Private companies running children’s homes are charging cash-strapped councils as much as £22,000 a week per child, it was claimed yesterday.
The staggering cost was revealed by Sharon Cooper, head of services for children in care at Warrington Council in Cheshire.
She said on BBC Radio 4’s Today programme: ‘When you’re faced with the prospect at five in the evening where you can’t find a home for a child who needs to come into our care unfortunately, you’re between a rock and a hard place.’
The bill for children in a care home is typically £3,800 a week – or £197,600 annually – according to the County Councils Network.
The Competition and Markets Authority highlighted the risk posed to children’s care services by private equity firms, which run six of the ten largest children’s home providers and the two largest foster care (file photo)
But Warrington Council’s chief executive, Professor Steven Broomhead, said: ‘We were recently quoted £22,000.
This is rare, but is no longer unheard of with external placements, especially when trying to place children with particularly complex needs.
‘On average, we are paying around £4,500 per week, with the current highest cost being just over £10,000.’
Yesterday, there were further concerns the number of children in care homes could rise by 36 per cent to 95,000 by 2025 putting ‘unprecedented pressure’ on local council budgets.
Last month, the Competition and Markets Authority highlighted the risk posed to children’s care services by private equity firms, which run six of the ten largest children’s home providers and the two largest foster care companies.
Private equity has been widely criticised for a culture of excessive debt and asset stripping while reaping huge profits and dividends.
The CMA said high debt levels leave firms vulnerable to going bust if credit conditions tighten ‘with potentially serious negative impacts on children and the ability of local authorities to fulfil their statutory duties’.
Department for Education figures show numbers of children entering and leaving care in 2020/21 fell to their lowest levels in nine years.
There were 28,440 new arrivals, down 8 per cent year-on-year, and those leaving fell 6 per cent to 28,010.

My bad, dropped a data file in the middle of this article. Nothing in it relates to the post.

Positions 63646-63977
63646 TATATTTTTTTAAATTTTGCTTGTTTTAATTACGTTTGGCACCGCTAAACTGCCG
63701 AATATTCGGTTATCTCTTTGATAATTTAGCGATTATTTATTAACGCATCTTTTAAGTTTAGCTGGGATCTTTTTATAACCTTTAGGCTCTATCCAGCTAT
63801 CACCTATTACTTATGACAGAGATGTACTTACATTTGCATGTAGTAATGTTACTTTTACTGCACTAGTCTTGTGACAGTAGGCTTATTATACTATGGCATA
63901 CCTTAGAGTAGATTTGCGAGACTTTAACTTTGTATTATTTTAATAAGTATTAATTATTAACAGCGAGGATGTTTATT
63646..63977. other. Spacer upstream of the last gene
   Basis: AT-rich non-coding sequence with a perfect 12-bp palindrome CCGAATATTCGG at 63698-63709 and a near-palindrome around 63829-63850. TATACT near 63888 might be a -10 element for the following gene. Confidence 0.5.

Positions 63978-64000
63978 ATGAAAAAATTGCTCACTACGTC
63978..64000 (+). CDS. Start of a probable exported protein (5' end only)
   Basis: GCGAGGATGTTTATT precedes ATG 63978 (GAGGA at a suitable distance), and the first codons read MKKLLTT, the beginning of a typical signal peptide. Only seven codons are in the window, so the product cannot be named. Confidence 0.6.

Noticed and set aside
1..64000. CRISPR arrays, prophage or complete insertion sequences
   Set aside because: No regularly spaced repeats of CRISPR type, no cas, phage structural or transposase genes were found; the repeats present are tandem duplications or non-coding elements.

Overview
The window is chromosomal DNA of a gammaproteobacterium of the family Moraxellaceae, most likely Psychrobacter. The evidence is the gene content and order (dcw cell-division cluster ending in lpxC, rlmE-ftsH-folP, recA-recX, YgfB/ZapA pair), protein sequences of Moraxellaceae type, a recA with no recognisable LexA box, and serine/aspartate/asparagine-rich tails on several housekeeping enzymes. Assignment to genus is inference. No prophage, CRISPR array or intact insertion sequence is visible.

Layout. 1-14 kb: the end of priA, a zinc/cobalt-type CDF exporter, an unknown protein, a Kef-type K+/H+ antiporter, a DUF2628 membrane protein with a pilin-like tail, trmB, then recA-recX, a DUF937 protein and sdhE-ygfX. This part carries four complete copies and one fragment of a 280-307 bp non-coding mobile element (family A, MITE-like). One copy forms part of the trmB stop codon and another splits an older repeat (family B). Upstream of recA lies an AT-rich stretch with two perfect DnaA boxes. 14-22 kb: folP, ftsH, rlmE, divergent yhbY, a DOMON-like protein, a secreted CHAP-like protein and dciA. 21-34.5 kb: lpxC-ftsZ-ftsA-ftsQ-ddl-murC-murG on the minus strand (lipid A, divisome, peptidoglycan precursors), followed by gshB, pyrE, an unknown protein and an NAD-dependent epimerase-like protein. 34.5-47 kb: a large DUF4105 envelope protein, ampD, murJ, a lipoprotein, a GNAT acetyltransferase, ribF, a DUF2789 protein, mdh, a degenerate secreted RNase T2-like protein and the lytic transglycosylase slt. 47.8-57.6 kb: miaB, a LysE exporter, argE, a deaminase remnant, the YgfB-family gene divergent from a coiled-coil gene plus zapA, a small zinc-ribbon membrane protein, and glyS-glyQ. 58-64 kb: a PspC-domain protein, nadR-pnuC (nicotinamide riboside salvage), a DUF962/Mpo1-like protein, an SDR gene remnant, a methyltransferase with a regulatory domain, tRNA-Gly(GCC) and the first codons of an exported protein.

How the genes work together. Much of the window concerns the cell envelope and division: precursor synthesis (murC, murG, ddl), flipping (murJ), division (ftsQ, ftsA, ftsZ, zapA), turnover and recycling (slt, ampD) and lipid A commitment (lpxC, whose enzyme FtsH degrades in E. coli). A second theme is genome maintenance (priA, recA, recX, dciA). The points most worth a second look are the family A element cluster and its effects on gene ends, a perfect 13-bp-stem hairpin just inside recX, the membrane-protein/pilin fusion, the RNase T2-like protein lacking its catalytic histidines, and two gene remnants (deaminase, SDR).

But the year was impacted by coronavirus and the number of looked-after children still reached a record high of 80,850.
Projections for the County Councils Network estimate that it could reach 95,000 in just over three years’ time.
The amount spent by councils on children in care could rise from £3.8bn in 2015 to an ‘unprecedented’ £7.4bn in 2025, the network said.
Private companies running children’s homes are charging cash-strapped councils as much as £22,000 a week per child
Keith Glazier, the CCN’s lead for children and Conservative leader of East Sussex County Council, said that as council budgets are swallowed on soaring care home costs, councils ‘aren’t having the ability to go out and do more early intervention with families, to try and keep families together, rather than having to take children into care’.
He added: ‘At the end of the day we have to ensure children are safe, that is the prime purpose’.
Speaking at the CCN conference in Marlow, Bucks, yesterday, the CCN’s chairman Tim Oliver said: ‘The reality is that there are too many vulnerable children being placed in expensive residential care settings and staying in the care system for longer.
‘With the situation becoming unsustainable, we need additional funding and an unrelenting focus on preventing family breakdown and keeping families together, alongside systemic reform of how councils work with their public sector partners to achieve these aims.’
A Department for Education spokesman said: ‘We recognise the challenges that councils are facing, including the pressure on children’s services, which is why we are providing local authorities councils with £4.8bn in new grant funding to help maintain vital frontline services, including children’s social care.’
Source: Daily Mail UK